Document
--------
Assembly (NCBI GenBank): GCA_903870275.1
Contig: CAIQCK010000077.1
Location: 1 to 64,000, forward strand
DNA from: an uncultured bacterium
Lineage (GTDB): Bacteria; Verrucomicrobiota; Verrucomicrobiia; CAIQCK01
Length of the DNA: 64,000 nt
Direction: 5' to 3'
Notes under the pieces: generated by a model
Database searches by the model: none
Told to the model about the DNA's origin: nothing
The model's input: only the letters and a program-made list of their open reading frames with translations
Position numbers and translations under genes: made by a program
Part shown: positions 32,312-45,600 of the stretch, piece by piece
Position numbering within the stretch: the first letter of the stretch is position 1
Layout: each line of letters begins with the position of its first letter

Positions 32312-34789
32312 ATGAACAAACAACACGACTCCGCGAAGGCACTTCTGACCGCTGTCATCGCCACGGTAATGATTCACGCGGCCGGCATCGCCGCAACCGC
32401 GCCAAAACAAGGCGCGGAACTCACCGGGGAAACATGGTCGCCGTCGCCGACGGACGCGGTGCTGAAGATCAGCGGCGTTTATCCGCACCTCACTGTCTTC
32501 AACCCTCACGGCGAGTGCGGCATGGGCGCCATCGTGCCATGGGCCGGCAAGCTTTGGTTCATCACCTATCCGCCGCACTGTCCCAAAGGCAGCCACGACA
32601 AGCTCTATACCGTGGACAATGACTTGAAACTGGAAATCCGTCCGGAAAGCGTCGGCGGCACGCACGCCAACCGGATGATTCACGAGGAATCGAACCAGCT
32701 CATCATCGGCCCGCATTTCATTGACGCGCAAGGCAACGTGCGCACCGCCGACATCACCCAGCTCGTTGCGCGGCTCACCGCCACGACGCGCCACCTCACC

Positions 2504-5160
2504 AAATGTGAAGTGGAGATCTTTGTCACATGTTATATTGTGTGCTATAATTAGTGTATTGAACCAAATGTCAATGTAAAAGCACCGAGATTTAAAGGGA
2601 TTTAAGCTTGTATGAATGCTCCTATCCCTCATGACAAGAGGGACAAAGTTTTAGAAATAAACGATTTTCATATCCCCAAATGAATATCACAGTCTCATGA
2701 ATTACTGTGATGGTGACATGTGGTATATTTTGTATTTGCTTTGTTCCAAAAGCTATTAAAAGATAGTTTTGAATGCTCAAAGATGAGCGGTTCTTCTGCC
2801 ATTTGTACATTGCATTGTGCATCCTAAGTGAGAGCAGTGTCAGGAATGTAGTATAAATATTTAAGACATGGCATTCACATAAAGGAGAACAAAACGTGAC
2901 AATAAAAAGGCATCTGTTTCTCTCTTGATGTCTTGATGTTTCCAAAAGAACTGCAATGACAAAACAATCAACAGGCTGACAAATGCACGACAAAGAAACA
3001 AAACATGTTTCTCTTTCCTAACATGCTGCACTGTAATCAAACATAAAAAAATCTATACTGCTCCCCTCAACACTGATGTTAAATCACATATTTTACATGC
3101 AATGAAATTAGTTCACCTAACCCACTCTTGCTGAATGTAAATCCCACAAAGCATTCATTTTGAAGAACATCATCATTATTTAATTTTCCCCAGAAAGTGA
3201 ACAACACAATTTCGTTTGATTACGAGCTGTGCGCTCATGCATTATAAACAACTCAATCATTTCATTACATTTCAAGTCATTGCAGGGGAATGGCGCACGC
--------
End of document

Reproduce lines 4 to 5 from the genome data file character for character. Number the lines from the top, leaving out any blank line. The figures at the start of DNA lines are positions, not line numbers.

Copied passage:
DNA from: an uncultured bacterium
Lineage (GTDB): Bacteria; Verrucomicrobiota; Verrucomicrobiia; CAIQCK01